The space in a photograph is neither haptic nor unmediated; it can’t be penetrated, nor touched, nor really known. We ask a lot of these virtual spaces: to embody, to be non-bodies, to be surrogates for someone else’s gaze. Our trust in this picture space is uneasy, and here that uneasiness is both confirmed and / or disrupted as the hand that guides its making is revealed. Like a narcotic trip, blissful moments of hallucination are always in concert with the most pedestrian of realities. Such are Lucas Blalock’s photographic concerns for his first solo exhibition at Rodolphe Janssen, A Farmer’s Knowledge. The farmer’s knowledge is experiential, communal, and carnal; difficult territory for the photograph’s frigid mediations, but Blalock dives into this incommensurability and makes a group of works that address the viewer’s sense of tactility. The farmer’s labor, like the photogr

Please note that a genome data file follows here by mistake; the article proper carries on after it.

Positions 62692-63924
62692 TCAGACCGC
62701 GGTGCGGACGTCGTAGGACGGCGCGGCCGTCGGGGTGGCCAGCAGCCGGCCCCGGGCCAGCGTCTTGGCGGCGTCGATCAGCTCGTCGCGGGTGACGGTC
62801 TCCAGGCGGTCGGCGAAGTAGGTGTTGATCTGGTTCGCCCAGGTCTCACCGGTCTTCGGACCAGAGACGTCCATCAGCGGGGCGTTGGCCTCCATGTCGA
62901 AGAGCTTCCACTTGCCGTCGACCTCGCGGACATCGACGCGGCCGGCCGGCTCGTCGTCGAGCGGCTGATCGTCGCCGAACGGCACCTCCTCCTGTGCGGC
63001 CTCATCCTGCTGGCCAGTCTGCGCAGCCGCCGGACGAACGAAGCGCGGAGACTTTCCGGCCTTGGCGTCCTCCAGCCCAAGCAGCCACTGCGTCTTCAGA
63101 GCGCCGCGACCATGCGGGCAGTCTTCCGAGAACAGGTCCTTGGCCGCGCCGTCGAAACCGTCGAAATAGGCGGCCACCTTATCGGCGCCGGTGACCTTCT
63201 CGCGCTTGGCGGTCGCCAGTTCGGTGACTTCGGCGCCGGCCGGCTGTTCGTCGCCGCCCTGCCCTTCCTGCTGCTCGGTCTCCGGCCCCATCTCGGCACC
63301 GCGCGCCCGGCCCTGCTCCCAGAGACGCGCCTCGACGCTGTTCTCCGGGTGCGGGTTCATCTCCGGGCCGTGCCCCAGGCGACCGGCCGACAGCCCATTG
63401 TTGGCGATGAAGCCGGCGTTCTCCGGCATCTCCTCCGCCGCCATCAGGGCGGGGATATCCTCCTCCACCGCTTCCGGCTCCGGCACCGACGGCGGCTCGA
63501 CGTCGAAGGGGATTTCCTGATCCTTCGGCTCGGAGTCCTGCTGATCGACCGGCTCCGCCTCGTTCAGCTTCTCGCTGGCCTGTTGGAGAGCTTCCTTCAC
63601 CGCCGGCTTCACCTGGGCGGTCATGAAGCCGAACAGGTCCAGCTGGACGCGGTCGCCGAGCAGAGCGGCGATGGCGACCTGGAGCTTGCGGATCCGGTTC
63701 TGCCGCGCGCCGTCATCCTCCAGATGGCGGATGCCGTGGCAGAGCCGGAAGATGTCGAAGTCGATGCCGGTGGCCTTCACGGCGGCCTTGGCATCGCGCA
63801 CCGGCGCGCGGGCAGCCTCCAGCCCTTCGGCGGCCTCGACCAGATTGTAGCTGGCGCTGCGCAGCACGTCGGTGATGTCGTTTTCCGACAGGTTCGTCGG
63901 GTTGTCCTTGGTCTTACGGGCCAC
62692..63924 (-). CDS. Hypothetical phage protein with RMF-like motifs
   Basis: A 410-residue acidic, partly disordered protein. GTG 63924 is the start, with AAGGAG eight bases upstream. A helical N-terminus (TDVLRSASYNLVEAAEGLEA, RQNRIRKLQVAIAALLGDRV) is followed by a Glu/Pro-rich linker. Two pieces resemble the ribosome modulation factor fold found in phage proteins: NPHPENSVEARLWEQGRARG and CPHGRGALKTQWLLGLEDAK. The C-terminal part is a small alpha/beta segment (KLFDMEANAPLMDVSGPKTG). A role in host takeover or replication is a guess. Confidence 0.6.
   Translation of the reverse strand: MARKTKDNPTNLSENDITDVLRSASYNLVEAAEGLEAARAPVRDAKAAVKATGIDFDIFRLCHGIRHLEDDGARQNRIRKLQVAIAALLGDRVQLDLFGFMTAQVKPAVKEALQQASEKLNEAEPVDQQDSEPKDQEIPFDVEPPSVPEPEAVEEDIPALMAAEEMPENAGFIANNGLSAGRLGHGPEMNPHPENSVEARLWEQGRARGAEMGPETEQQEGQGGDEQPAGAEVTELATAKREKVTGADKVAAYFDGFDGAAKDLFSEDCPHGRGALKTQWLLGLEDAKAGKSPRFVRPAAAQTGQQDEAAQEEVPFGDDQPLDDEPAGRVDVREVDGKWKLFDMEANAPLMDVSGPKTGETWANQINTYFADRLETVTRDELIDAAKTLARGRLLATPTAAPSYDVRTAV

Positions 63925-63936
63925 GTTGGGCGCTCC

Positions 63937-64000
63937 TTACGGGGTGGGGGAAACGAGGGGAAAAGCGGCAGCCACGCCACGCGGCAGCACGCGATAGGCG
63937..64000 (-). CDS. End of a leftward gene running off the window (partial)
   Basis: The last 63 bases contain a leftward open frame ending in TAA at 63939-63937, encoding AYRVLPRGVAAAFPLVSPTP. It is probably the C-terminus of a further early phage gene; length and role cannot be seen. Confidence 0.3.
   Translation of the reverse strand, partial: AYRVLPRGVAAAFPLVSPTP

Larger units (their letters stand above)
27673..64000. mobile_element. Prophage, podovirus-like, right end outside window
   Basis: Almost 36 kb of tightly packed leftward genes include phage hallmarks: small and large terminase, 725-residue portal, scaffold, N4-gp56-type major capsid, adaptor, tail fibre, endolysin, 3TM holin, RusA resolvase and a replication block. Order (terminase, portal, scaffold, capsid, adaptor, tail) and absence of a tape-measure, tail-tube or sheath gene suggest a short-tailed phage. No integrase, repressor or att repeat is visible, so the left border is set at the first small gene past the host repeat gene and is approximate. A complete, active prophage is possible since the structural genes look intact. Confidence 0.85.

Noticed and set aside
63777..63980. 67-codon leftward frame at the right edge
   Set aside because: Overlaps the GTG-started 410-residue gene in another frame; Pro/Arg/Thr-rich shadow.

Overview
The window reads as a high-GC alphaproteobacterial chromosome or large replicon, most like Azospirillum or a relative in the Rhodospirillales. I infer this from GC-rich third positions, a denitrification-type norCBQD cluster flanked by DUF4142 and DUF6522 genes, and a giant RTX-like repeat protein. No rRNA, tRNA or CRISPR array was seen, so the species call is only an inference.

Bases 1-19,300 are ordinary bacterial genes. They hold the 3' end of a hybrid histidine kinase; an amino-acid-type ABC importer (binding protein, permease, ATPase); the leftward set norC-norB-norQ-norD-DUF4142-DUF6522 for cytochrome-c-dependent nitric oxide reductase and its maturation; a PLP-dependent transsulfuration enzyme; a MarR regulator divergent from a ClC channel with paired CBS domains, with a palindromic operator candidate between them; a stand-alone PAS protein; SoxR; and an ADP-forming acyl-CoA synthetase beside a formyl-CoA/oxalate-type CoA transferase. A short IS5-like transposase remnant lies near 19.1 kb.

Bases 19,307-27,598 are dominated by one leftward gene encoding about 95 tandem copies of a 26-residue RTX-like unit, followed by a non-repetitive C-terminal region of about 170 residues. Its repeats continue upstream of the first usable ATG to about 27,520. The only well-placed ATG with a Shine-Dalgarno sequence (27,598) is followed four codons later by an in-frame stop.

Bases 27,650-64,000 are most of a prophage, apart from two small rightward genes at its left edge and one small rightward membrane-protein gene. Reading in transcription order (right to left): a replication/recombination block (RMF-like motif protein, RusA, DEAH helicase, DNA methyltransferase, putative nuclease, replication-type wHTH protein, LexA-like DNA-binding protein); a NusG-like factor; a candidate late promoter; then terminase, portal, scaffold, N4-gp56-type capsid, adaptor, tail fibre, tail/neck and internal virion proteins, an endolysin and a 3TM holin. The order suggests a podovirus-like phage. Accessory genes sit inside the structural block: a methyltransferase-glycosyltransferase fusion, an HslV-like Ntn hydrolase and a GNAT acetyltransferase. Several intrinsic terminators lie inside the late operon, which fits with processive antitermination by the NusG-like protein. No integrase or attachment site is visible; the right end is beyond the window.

Read More: Lucas Blalock’s first solo exhibition at Rodolphe Janssen opens in Brussels